They had had arguments over the correctness of that series of actions as they were hitch-hiking down with a couple of her work friends to attend a mass rally that Josie had helped organize the Boston part of and which Allan called hopelessly futile. He was staying for the civil disobedience and she and her friends were heading back to Boston directly after that rally. What bothered Allan after he came back about a week later after having been incarcerated in the RFK stadium for a few days was how futile that action was, how they, mainly students and young unaffiliated radicals, had been easily defeated military by the cops and guardsmen. Swept up like the rubbish and with less fuss it seemed to him. He got into a mood like it didn’t matter what they did, those brethren students and unaffiliated radicals, without some other force to help them out they would stay just as isolated and defeated as if they had just stayed with those like her who called for more massive peaceful marches as a strategy.

So Allan read, really read when he got off of whatever temporary job his was doing to help they get the dough to make the trip (he said he had not read so much, with so much purpose since the stockade days), and went to different political meetings to try to see if anybody else knew what the hell way that the wars could be stopped, or some rough economic and social justice could be brought into this wicked old world. After several months he finally gravitated toward some socialist stuff, some stuff by Marx, but the big thing was that massive three-volume set by Leon Trotsky the assassinated Bolshevik leader, History of the Russian Revolution. I knew enough about Trotsky, and about Allan, to get secretly stirred inside when he lost himself in that “project” (Allan’s term) In the span between that night when he laid out his dream trip and the actual start of the several months later he thus found “religion.”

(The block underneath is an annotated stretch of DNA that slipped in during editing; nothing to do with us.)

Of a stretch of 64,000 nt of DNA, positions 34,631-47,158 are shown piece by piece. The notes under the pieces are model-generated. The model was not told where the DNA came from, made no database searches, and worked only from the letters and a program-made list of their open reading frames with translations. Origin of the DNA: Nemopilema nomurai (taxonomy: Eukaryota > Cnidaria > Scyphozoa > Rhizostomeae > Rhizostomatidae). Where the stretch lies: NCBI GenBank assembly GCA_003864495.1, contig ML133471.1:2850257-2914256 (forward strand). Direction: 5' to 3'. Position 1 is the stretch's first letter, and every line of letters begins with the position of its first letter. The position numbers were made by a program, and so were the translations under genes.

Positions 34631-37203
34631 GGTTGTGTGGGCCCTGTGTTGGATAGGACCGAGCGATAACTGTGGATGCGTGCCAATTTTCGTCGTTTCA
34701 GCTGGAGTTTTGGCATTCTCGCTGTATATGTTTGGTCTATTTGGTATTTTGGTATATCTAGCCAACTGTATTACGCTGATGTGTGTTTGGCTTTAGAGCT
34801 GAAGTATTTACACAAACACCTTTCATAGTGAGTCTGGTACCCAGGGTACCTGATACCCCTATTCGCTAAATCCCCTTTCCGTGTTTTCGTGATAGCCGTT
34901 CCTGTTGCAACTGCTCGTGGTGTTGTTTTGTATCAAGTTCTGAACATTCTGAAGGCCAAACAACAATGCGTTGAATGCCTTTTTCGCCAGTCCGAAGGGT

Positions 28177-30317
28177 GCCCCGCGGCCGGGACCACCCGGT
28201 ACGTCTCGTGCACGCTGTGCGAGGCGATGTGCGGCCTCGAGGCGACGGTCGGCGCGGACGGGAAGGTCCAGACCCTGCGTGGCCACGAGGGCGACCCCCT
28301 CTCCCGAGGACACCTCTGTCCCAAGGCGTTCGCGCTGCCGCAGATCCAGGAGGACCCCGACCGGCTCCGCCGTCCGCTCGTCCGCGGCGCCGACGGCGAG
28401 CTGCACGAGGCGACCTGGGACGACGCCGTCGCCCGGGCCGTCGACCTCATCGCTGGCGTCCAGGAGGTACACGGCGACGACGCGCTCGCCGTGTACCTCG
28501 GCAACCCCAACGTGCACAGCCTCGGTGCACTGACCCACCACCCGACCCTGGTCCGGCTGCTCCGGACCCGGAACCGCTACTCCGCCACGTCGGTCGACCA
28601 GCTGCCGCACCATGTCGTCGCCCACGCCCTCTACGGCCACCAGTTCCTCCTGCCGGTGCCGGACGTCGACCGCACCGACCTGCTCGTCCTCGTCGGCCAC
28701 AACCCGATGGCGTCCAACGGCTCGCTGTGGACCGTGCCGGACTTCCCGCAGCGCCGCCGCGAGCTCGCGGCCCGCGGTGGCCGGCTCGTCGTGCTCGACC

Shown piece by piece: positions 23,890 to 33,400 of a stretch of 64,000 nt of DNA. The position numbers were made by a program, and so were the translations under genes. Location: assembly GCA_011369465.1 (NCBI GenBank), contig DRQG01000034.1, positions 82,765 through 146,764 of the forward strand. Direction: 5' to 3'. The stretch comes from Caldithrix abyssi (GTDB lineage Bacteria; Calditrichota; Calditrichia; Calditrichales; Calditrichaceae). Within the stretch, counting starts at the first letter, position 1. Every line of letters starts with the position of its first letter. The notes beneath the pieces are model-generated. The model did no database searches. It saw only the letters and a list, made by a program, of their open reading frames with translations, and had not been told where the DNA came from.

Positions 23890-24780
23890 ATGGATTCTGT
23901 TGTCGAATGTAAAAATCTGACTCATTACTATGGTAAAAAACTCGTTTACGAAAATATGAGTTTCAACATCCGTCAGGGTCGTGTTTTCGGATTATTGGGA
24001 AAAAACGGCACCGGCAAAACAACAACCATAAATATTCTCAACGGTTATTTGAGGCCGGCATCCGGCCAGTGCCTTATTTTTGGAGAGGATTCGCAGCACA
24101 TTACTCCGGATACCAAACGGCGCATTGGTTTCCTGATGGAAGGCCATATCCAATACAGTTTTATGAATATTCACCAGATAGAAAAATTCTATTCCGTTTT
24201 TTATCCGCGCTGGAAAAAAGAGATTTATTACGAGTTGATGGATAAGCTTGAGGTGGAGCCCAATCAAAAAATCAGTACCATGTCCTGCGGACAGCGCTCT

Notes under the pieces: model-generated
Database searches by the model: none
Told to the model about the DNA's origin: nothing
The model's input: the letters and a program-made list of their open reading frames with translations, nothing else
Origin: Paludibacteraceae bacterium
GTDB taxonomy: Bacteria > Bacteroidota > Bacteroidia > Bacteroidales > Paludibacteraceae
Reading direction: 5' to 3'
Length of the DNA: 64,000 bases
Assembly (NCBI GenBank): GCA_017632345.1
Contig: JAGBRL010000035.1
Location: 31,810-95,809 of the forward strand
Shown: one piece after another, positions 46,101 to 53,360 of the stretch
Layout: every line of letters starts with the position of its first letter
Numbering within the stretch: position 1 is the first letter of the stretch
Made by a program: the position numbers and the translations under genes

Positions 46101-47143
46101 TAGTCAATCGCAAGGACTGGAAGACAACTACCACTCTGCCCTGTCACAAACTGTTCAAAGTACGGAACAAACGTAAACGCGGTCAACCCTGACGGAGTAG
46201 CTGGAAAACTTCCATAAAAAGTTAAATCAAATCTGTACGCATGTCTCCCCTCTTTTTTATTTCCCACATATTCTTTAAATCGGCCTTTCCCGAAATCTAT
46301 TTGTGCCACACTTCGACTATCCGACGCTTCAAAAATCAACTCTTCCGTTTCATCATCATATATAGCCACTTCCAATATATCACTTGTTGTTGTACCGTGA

Now one of the things about Josie, one that she saw as a positive trait, was that she was a drone when it came to research, that was why Professor Telly liked her, worked with her closely. It turned out that Allan was the same way about things, a drone when he got into something, not necessarily academic things but things that he thought important and so he began reading everything he could about the socialist movement, revolutions, the labor movements and all that. (She had never told Allan this because although it was before she had met him she was not sure how he would take it but a couple of times the Professor and her got high on dope and went over to his house on Commonwealth Avenue when his wife was out of town and did the “do the do.” Telly was looking for sex and she was looking for good grades and a nice recommendation so it was a fair trade-off. She still thought so, although a couple of my girlfriends had raised their eyebrows when she told them.)